Boxes of Tissues

Hilary Mantel

  • As If by Blake Morrison
    Granta, 245 pp, £14.99, February 1997, ISBN 1 86207 003 2

Blake Morrison begins his account of the murder of James Bulger with a delicate diversion into the story of the Children’s Crusade. The year 1212: at Saint-Denis, a boy of 12 begins to preach. He has received word from God that it is the mission of Christian children to free the Holy Land from the infidel. He draws crowds, draws followers: boys and girls swarm from street and field. God is their Pied Piper. They march the roads of France, exalted, unstoppable, expecting a miracle at every turn in the road. They reach the sea and set sail for-what?

The grown-up Blake Morrison dwells on a darker version. Was the crusade exploitative, a lawless migration of unwanted children who would end by being sold into slavery? Disconcerted, he researches. It seems certain that the story has some basis in fact. Why has it stuck with him into adult life? Did he entirely believe in it, when he first came across it? And where was that? Was it a school history lesson? Henry Treece’s novel, published 1958?

Fine prose makes the memory work. I myself first read about the Children’s Crusade in a weekly magazine called Look and Learn. This publication was approved by adults; it was better than Bunty or Judy. When you turned one of its stiff, highly-coloured pages, you crackled with rectitude inside. And there it was: a child-hero gathers his forces for the Holy Land. There was a large illustration. After one reading they haunted me, those notional peasant faces – naive medieval eyes upturned under pudding-bowl haircuts. I found them in library books, I found them everywhere; the girls in the pictures were always younger, and their faces were unformed, less decisive. Why everywhere? Was someone arranging it? Was it a piece of knowledge directed especially at me? As if adults were sending me ceaseless information about it, as some sort of test of my moral courage. As if I were obscurely at fault for not having joined the crusade myself. As if ... It was the first ‘fact’ I decided to disbelieve. I thought it was a myth, and you can decide whether to take myths into your life; this one was not in my best interest.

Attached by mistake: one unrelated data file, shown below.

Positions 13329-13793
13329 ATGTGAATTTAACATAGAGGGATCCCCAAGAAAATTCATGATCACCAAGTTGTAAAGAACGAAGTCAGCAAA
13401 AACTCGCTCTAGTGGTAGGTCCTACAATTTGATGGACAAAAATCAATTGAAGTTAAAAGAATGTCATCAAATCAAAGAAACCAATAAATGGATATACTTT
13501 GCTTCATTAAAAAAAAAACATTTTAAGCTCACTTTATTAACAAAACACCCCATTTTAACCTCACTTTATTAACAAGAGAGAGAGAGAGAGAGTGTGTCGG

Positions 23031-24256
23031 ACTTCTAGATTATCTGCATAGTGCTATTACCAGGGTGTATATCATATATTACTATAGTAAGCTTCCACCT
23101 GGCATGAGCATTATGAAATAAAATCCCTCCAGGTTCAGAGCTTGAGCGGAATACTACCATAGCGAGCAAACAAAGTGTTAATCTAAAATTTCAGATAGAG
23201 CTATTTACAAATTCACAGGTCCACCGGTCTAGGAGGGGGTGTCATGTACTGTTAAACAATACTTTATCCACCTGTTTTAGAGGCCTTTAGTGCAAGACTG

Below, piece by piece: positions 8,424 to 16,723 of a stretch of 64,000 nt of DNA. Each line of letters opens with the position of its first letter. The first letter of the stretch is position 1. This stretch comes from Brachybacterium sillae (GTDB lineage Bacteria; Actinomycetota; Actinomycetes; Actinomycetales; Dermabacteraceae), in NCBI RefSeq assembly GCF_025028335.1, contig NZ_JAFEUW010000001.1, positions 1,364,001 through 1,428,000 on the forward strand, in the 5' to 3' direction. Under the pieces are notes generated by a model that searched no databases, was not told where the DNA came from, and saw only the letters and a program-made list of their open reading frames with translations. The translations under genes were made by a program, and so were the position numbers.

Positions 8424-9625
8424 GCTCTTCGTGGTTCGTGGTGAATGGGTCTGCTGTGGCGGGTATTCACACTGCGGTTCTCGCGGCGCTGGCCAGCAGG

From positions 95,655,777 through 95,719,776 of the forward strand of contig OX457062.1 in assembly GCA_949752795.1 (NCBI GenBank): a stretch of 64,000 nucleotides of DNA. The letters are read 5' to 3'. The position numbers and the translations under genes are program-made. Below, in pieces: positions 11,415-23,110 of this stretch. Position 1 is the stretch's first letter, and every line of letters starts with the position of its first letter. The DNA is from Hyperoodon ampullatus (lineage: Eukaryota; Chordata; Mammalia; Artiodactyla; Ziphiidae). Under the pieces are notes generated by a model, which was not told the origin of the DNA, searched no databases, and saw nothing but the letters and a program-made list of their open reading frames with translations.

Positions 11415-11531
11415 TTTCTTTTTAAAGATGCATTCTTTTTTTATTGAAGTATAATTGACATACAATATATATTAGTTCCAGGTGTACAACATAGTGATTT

Further research convinces Blake Morrison that scepticism is in order. It seems the word used of these crusaders was pueri, which can mean not a child but a youth, any male between 12 and 28. A more convincing picture emerges: runaway apprentices and landless younger sons, big lads on the loose, on the road ... It sounds more likely. Still, the original, uneasy picture gnaws in the psyche: children lost and wandering, lost and gone for ever. Reading the early pages of Morrison’s book, I go back to an earlier age still, when my body registered symptoms of fear whenever I heard the phrase ‘far and wide’. It was the title, as my luck would have it, of a series of graduated reading books. I heard it again and again, with the same stir of panic. It’s what every child fears: to be far, to be flung wide, to be lost without hope of gathering-in.

And so the mind arrives at the blocky geometry of that defective video screen; the toddler’s arm stretched up, the older child in step with him, and the other form – the third point of the triangle – moving weightily ahead, purposive, as if in a hurry to arrive at the obscenity being prepared.

Two ten-year-old boys, truanting from school, go to a Liverpool shopping-centre. They stole, or may have stolen, ‘a pen, a packet of batteries, Humbrol enamel paint tins, sausage rolls, party poppers ... a troll ... a packet of iced gems, a balloon, a plum, a pear, a banana’. Think of the young Jean-Jacques Rousseau, trying to steal apples; standing rapt before a fruit stall, gazing at ripe pears. Today it’s Robert and Jon who are on a spree: they steal a yoghurt, a milkshake, two cartons of Ambrosia rice. Finally they steal a child, blond-haired, not quite three. One of them takes him by the hand. They lead him into the city.

They walk some busy roads, they are seen many times, remarked by passers-by. At intervals the baby shows distress, and adults do stop, ask questions; after all, this is Liverpool, where mouths are not zipper-ed and concern is not frozen and a child is everyone’s concern. But the big boys are plausible: he is lost, but they’re taking him to a police station. And at times the child looks happy, trotting along quite trusting and contented. They walk him two miles. Two miles away from the mother who momentarily took her eyes off him. They take him to open land, beside a railway line. It is now almost dark. They strip off his lower garments. They ... what comes next, we do not know. They beat him to death. They leave his body to be cut in half by a train.

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